3. The can end of claim 1 wherein the slope of said outer side wall is at an angle between 7 and 10.
4. The can end of claim 1 wherein said intermediate bend is a sharp bend having an internal radius of no greater than 0.025 inch.
5. The can end of claim 1 wherein said intermediate bend is a sharp bend having an internal radius of approximately 0.012 inch.
'6. The can end of claim 1 wherein an upper part of said inner wall portion contacts said side wall.
7. A can incorporating the can end of claim 1 wherein said can end is secured to a can body with said side wall being telescoped within said can body and said curl forming part of a double seam securing said can end to said can body.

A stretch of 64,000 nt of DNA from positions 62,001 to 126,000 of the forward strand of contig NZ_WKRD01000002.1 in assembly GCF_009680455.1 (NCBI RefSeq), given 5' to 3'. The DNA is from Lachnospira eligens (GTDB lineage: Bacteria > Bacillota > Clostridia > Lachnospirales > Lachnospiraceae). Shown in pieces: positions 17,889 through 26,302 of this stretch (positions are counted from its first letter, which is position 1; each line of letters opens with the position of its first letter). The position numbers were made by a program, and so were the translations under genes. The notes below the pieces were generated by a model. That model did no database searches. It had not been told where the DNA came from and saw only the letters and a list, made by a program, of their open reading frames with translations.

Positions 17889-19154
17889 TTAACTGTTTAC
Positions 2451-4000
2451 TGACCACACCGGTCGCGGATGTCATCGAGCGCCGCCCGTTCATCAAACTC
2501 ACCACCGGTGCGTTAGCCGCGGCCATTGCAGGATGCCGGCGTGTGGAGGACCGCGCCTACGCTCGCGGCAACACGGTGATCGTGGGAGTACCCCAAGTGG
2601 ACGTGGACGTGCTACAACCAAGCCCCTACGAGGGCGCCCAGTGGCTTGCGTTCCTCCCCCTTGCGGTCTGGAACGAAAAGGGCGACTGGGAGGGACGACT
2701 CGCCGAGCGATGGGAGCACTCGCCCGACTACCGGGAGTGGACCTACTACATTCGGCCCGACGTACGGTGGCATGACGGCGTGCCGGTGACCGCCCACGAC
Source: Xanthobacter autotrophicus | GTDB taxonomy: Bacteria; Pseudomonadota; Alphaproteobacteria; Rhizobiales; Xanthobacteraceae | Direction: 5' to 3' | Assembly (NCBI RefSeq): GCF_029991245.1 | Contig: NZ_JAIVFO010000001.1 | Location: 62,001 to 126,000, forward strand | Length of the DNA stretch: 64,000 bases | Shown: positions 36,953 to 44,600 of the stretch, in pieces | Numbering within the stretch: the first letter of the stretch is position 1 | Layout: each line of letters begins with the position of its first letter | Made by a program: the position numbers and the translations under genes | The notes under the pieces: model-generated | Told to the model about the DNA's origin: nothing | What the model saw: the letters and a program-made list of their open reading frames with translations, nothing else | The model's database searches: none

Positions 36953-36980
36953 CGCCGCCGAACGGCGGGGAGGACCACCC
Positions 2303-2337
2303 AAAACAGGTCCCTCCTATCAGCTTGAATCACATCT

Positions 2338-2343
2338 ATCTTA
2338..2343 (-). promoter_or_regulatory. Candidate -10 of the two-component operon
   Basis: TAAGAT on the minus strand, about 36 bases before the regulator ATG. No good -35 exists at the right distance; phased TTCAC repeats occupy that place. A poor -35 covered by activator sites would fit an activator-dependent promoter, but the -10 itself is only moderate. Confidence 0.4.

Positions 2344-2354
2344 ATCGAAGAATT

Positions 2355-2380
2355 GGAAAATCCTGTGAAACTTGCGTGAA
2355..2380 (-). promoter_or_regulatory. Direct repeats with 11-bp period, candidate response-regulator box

References Cited UNITED STATES PATENTS 1,756,585 4/1930 Curtis 220-67 2,205,685 5/ 1940 Conner 22072 2,309,341 1/1943 Condon 22066 2,971,671 2/1961 Jhakman 22066 3,229,847 1/1966 Fox 22066 3,288,342 11/1966 Tinker 22067 THERON E. CONDON, Primary Examiner.
JAMES R. GARRETT, Assistant Examiner.
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|U.S. Classification||220/623, D09/454|
|Cooperative Classification||B65D7/44, B65D7/36|
|European Classification||B65D7/44, B65D7/36|